Tuesday, October 25, 2016

Home and the World Series

It's fascinating what impact place imprints upon us.

I was born in Washington DC at World Series time in 1945[1]. Only the faintest echo of memory remains from going to that town's Griffith Stadium with my father and brother to watch the hapless Senators. But baseball became my favorite game, and the Senators my favorite team. I can still remember much of their starting lineup, names like Eddie Yost, Mickey Vernon, Pete Runnels, and Jackie Jensen.

My love of baseball fueled my early love of language. I read the sports pages avidly, listened to games on the radio, and fell in love with the sounds of ballplayers’ names. 

I had no clue back then that a man's name could be an indicator of his ethnicity. Hell, I didn't know what ethnicity was, or race either for that matter. I was just a child in mid-century America, an innocent in an era which many people — not just the current GOP nominee — likely use as a reference point for a time when America was Great, Good and Ruler of the Free World.

I was only obliquely conscious of what it meant to be a Negro. I rooted for Joe Louis and Jackie Robinson without even knowing why; it was just something in the air. I certainly wasn't conscious that the Senators were all white because that's what their owner insisted upon. I was not to learn for decades that the leadoff hitter with the keen batting eye, 3B Eddie Yost, sold his house because a black man moved into his neighborhood. I didn't even understand that Washington was a segregated southern town until sometime after Brown vs. Board of Education. All I really knew was that ball players had really cool-sounding names like Chico Carrasquel and Sandy Consuegra [KON-sue-A-gruh].

By the time the Brown decision came down in May of 1954 we had moved to Cleveland where my father had been called to pastor one of the city's oldest black churches. It was in fact the only nonwhite Congregational church in the whole state. I was beginning to learn about race and ethnicity by then, courtesy of living adjacent to the Cultural Gardens and being in third grade class with those white Central European-American kids whose families were on the tail end of white flight from our middle class Glenville neighborhood.

Without even knowing it I quickly became a fan of the Cleveland’s sports teams, the Indians, the Browns, and even the Barons, a minor league hockey team reportedly so good they were looked upon as the NHL’s seventh team. It was easy to identify with the Browns and the Indians. Not only were both teams regular winners; several of the players lived in my neighborhood — Bill Willis, Marion Motley, and Dave Pope, to name a few.

My first full season in town, 1954, the Indians won 111 games, then a major league record, and featured one of the best pitching staffs ever, with all time greats Bob Feller and Hal Newhouser still fabulous but limited to spot starts and bullpen duty, respectively, behind a Big Three of Bob Lemon, Early Wynn and Mike Garcia.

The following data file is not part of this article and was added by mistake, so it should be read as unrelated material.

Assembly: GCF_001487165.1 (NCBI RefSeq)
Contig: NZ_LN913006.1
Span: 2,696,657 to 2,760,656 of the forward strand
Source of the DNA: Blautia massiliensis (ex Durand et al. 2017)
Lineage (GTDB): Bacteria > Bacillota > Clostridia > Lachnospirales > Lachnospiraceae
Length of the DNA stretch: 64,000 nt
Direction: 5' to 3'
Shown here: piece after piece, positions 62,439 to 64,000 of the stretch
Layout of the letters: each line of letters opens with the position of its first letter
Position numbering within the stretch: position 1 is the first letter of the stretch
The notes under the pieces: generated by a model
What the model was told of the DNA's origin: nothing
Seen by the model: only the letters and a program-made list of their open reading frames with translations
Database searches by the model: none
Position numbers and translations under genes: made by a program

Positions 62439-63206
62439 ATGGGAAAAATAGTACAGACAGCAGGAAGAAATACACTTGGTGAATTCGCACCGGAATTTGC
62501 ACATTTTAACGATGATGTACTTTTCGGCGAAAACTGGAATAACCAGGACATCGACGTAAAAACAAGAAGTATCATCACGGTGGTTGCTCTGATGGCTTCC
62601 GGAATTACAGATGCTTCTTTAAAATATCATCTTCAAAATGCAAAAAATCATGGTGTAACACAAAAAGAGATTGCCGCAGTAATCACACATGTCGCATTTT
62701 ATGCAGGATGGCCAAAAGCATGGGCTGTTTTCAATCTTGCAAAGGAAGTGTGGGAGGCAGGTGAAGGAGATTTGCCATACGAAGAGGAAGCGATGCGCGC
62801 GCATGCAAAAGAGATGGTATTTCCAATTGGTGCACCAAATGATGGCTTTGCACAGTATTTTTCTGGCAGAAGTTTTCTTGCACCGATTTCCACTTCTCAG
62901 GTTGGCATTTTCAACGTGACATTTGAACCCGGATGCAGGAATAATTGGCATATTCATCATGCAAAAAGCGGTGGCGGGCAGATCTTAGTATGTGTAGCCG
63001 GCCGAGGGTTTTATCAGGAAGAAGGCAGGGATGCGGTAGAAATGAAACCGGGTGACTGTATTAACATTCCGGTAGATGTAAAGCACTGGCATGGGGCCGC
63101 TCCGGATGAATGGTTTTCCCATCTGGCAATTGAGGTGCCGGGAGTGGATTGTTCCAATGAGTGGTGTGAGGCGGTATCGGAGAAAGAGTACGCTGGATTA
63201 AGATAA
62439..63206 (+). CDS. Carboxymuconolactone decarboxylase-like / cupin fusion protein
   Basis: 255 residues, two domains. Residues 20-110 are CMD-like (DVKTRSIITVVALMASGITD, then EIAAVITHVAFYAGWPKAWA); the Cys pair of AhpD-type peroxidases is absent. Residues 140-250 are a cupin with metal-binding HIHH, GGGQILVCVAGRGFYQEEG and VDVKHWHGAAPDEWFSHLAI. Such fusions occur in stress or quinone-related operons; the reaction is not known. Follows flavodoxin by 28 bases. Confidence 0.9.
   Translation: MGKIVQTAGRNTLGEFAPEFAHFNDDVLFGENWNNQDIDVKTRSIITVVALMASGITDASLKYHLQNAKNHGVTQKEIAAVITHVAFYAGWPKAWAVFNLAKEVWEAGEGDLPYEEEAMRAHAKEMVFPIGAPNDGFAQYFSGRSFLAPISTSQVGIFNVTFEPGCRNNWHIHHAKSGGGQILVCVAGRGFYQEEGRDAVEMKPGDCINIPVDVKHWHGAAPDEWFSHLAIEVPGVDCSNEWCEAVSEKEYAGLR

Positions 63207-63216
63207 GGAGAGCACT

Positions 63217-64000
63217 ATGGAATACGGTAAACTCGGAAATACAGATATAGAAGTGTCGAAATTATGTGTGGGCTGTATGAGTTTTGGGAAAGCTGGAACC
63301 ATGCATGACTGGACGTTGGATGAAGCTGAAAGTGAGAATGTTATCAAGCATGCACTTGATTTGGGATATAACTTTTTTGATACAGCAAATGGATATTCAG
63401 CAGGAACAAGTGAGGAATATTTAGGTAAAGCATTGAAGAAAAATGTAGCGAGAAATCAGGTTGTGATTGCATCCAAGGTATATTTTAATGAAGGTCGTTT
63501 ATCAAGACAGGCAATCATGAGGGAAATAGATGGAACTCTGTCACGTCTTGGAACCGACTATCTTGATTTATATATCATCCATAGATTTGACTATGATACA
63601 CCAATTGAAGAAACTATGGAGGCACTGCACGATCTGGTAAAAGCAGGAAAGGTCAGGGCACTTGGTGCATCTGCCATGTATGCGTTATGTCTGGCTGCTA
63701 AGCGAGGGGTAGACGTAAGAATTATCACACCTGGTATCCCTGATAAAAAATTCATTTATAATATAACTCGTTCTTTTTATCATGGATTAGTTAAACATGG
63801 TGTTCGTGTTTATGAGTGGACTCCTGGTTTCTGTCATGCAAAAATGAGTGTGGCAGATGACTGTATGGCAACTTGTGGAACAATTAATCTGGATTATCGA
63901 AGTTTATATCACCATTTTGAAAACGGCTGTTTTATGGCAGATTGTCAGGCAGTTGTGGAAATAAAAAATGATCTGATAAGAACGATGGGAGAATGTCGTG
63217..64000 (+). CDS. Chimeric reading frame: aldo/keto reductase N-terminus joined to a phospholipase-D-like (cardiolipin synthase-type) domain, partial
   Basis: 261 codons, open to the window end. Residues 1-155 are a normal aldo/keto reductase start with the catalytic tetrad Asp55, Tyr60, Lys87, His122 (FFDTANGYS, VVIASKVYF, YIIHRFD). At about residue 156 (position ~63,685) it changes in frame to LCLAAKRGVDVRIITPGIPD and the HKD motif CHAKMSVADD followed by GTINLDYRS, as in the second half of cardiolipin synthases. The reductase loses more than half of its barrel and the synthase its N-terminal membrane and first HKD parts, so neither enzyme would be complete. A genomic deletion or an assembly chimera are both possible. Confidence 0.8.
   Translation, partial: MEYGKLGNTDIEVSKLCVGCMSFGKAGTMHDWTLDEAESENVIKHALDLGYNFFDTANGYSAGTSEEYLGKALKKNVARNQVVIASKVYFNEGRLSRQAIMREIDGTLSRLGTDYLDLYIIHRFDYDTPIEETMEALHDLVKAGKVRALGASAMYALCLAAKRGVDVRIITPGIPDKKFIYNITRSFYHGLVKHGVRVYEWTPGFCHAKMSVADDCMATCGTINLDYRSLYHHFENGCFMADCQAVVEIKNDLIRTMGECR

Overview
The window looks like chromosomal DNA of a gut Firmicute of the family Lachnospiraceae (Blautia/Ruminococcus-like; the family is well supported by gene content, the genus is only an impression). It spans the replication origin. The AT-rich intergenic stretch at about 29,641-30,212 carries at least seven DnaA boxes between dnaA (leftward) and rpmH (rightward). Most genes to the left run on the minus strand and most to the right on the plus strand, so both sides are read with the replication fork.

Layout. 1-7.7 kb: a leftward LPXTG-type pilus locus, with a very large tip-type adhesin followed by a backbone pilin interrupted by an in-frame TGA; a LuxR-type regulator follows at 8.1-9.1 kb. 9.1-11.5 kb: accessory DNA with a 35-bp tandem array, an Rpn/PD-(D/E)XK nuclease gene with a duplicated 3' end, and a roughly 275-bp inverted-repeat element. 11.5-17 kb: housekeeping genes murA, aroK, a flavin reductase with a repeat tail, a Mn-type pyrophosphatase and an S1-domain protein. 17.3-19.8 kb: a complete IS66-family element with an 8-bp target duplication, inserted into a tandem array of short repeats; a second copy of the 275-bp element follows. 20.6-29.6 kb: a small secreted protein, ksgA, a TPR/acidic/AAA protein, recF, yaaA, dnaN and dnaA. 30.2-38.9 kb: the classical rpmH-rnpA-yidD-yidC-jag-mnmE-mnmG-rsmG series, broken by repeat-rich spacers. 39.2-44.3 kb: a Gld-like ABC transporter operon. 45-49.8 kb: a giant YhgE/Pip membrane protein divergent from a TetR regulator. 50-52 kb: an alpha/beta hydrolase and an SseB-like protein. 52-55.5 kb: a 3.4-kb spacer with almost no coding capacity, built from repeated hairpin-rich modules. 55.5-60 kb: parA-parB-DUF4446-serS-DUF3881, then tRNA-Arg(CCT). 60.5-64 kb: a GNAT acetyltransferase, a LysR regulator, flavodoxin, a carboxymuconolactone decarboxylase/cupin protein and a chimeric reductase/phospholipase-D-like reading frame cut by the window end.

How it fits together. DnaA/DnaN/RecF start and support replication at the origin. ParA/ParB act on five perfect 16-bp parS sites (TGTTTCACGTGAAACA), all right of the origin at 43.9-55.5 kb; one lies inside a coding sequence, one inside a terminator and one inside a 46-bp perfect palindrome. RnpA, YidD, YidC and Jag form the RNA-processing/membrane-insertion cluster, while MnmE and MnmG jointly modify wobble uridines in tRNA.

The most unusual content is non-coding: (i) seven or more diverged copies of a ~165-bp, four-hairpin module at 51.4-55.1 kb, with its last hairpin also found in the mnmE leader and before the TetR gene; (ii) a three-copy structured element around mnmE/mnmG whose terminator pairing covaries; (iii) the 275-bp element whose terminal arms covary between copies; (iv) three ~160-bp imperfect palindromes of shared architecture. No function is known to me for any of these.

The Indians' historic record and tremendous pitching, which included the remarkable duo of Don Mossi and Ray Narleski, made them prohibitive favorites to beat the New York Giants in the 1954 World Series, even though the Giants had the already incomparable Willie Mays. But Mays’s incredible Game 1 catch and Dusty Rhodes’ cheap 10th inning home run kicked off a four-game sweep by the Giants that has yet to be exorcised in Cleveland’s collective sports brain.

These memories come flooding back as Cleveland prepares to take on the Chicago Cubs tonight in the 2016 World Series opener here in town. Were I younger, richer, hardier, or more devoted, I might have forked over a few hundred dollars to sit in the bleachers on a chilly night and cheer on the hometown representatives. They are certainly worthy American League Champions, featuring a budding superstar in the infectious shortstop Francisco Lindor, the amazing Swiss Army knife relief pitcher, Andrew Miller [his superlative skill belies his incredibly pedestrian name], old school dirt eaters like Jason Kipnis and Mike Napoli, and the irrepressible Jose Ramirez.

They face off tonight against a team that has even more incompetence in its history than the Indians. The Cubs have not won a World Series since 1908; when they last appeared in one — 1945 — there were no black players in the major league baseball.

But these Cubs are big favorites to win this Series. They have more talent at virtually every position. They field with historic precision, have a deep starting rotation, several bona fide sluggers, and a closer who regularly throws 102 mph.

By contrast, the Indians one undeniable advantage is in being baseball’s best team on the basepaths. Of course, they will first need to reach base safely to unleash this talent. This skill hardly seems enough to overcome the Cubs’ multiple advantages.

New York Giants fans likely felt the same way about their underdog team in 1954. 

But I have observed a few lessons about professional sports over more than six decades. As in life, talent matters, but so do character and attitude, qualities this Cleveland squad has in abundance. And the best team does not always win, especially in a short series. So don’t be too surprised if this continues to be Cleveland’s year, and the Billy Goat bleats once more.

• • •#• • •

[1] The Chicago Cubs won Game 6 of the Series that day in extra innings, but would go on to lose Game 7 to the Detroit Tigers. Incidentally, 1945 was the year that gave rise to the Curse of the Billy Goat, which, hopefully, like me, has yet to complete its course.

No comments: